A Culture of Abuse

State policy, clerical abuse and the intellectually disabled in 1950s Ireland.

The Papal Cross in Phoenix Park, Dublin, Ireland

They took the liberty of doing things ... an awful lot of evil things … I was only a young, innocent boy and I went through evil things that I didn’t want to go through. I went through their devilish hands … I was only dirt

So reads the pseudonymous account of ‘Graham’ from the 2009 Report of the ‘Commission to Inquire into Child Abuse’ (The Ryan Commission). Graham was sexually abused as a child at a Catholic-run special-needs institution, Our Lady of Good Counsel in Glanmire, Co. Cork. Tragically, Graham’s experience was far from exceptional. The publication of many recent reports all go to show the widespread abuse of vulnerable children in Catholic-run institutions in 20th-century Ireland and, in particular, the abuse of intellectually disabled children within institutions designed for their care. Concluding his testimony, Graham posed a question: ‘Whose idea was it to grab children and fill their schools up … [without the authorities] knowing what was going on?’

Answering Graham’s question is challenging and requires an examination of state policy towards intellectually disabled children in the 1950s. This was a pivotal period for disability care, in which Catholic-run institutions became the central component of Irish state disability policy. Indeed, their capacity more than doubled through the 1950s.

A predominant force shaping state policy was that of ‘subsidiarity’. This idea, which originated in Pope Pius XI’s 1931 encyclical (a papal letter sent to all the bishops), Quadragesimo Anno, held that ‘the task of the state … was to facilitate activity by other groups and persons within the community but not to supersede these if they were working with reasonable efficacy’. In the case of the intellectually disabled, this meant encouraging the development of voluntary sector efforts to care for this group. The state should not involve itself directly in the care of the disabled; such an idea was ‘a great evil and disturbance of right order’. The spread of subsidiarity was aided by a more general shift in governance from the late 1940s, as the state became ‘more totally committed to Catholic concepts’.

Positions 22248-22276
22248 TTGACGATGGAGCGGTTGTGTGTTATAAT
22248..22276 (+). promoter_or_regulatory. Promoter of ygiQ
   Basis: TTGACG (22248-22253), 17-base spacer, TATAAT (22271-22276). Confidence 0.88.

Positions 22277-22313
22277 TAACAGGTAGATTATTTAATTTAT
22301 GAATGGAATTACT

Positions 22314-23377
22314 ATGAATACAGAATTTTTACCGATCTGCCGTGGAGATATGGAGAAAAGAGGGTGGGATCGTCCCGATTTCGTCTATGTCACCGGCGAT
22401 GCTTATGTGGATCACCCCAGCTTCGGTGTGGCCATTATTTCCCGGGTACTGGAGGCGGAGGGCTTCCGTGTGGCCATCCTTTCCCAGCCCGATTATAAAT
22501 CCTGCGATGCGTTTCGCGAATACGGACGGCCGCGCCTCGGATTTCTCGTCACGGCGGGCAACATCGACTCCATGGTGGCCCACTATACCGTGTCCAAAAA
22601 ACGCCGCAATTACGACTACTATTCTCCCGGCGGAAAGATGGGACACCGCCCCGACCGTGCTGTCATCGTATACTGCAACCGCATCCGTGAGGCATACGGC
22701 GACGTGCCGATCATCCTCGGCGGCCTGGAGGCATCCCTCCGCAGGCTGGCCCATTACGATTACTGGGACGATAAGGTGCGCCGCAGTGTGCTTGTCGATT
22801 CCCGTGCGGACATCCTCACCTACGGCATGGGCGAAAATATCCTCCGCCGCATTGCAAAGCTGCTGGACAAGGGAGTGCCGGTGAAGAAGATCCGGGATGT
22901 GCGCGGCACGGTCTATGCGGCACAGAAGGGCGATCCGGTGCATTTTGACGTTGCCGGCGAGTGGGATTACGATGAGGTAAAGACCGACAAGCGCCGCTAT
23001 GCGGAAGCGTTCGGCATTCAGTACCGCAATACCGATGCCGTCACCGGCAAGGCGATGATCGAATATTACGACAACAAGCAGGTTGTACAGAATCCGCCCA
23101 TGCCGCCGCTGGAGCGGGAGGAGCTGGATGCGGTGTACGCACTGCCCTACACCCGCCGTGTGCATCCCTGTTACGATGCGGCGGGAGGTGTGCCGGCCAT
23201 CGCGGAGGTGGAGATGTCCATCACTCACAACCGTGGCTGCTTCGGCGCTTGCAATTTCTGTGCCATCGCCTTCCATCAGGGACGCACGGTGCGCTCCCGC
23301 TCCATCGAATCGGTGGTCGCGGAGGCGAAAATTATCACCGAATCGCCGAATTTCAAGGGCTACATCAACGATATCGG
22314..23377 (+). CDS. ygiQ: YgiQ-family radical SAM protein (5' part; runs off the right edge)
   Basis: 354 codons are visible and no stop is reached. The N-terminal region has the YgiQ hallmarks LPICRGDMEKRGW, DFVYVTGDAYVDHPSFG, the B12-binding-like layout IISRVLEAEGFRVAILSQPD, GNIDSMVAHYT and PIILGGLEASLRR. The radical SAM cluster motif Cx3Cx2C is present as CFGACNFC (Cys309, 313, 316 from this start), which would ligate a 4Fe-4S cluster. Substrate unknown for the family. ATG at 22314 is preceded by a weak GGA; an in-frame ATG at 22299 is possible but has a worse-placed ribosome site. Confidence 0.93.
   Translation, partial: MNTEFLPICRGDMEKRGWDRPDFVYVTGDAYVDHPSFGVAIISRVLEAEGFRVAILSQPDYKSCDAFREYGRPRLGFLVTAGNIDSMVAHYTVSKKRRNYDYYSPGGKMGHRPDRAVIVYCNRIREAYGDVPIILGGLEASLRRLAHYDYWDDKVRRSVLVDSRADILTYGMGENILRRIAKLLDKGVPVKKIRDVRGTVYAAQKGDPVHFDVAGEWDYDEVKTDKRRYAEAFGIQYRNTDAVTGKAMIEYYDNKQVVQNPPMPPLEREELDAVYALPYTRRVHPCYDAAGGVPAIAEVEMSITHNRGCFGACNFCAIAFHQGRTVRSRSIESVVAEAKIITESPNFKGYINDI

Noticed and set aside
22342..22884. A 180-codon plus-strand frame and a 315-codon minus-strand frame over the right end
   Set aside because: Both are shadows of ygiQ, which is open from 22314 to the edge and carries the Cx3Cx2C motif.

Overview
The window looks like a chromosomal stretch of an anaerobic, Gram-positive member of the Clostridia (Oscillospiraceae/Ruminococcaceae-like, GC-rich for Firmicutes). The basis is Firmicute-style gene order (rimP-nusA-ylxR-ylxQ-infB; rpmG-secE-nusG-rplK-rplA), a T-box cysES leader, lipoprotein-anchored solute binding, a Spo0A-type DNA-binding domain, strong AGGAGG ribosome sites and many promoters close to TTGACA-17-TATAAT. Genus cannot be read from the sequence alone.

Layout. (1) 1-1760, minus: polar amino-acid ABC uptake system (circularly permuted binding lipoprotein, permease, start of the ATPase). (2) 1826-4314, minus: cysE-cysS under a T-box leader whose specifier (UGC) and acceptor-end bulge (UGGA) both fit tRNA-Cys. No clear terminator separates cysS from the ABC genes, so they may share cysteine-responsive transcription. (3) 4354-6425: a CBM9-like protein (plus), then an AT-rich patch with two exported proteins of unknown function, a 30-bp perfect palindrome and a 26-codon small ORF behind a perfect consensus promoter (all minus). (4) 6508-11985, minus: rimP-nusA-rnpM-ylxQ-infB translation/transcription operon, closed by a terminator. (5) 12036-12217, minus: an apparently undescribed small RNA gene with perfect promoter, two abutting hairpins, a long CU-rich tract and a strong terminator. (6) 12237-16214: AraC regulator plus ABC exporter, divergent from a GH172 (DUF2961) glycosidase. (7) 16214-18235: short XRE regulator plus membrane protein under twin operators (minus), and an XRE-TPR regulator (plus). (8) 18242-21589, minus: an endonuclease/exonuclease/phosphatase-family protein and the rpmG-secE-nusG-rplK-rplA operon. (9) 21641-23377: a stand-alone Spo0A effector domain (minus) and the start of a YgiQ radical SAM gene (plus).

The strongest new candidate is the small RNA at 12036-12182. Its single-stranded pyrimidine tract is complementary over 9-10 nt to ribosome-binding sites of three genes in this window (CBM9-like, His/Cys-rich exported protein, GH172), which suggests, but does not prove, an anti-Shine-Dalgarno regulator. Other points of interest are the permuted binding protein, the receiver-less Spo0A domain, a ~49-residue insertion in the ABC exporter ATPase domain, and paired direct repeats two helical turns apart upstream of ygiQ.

A second probable reason lies in bureaucratic inertia within the Department of Health. Minutes from a department meeting in November 1953 show that there were three possible avenues ‘for providing [further] accommodation for mental defectives’: Catholic-run institutions, Catholic-managed institutions with lay staff, or institutions operated by local councils. Yet the only one to be considered was Catholic-run institutions. At the same meeting, Dr Dolphin, a senior civil servant in the department, noted his plans, already in place, to visit a number of religious orders to ‘enquire into their capacity for undertaking the care of Mental Defectives and the possible location of an institution which they might set up’. 

This does not account for the lack of state scrutiny. Testimony to the Ryan Commission described an unremittingly harsh regime for resident children, which included a deficient diet, emotional neglect and physical and sexual abuse as part of daily life. Shockingly, this deficient form of ‘care’ was described by many witnesses who attended such institutions until the late 1980s. A key reason for the lack of oversight lies in the venerated position of Catholic religious orders in Irish life. In the Irish Parliament (Dáil Éireann), the work of religious orders was incessantly portrayed as beyond reproach, with members of Parliament (Teachta Dála) describing how it was ‘a revelation to go into these institutions and see the spirit of devotion, self-sacrifice and loyalty’ displayed by orders in the care of the intellectually disabled. Such veneration may account for why Graham’s institution did not receive an official inspection from either the Department of Health or the Southern Health Board ‘between the period 1939 and 1990’. The only indication of any kind of reform came from an attempt to recruit lay females to work in male-only institutions. When the religious orders objected to this, however, the idea was abandoned.

To even begin to answer Graham’s question requires taking into account a diverse range of influences that shaped mid-20th-century Ireland. These forces determined the form of care for children with intellectual disabilities, which left the state as the funder for a network of privately run, uninspected institutions. Combined with the veneration of the authority and probity of the clergy, the Irish state produced a toxically insular system of disability provision, in which the deficient care and horrific abuse described by Graham would flourish.

David Kilgannon is a Wellcome Trust PhD researcher based in NUI Galway in Ireland.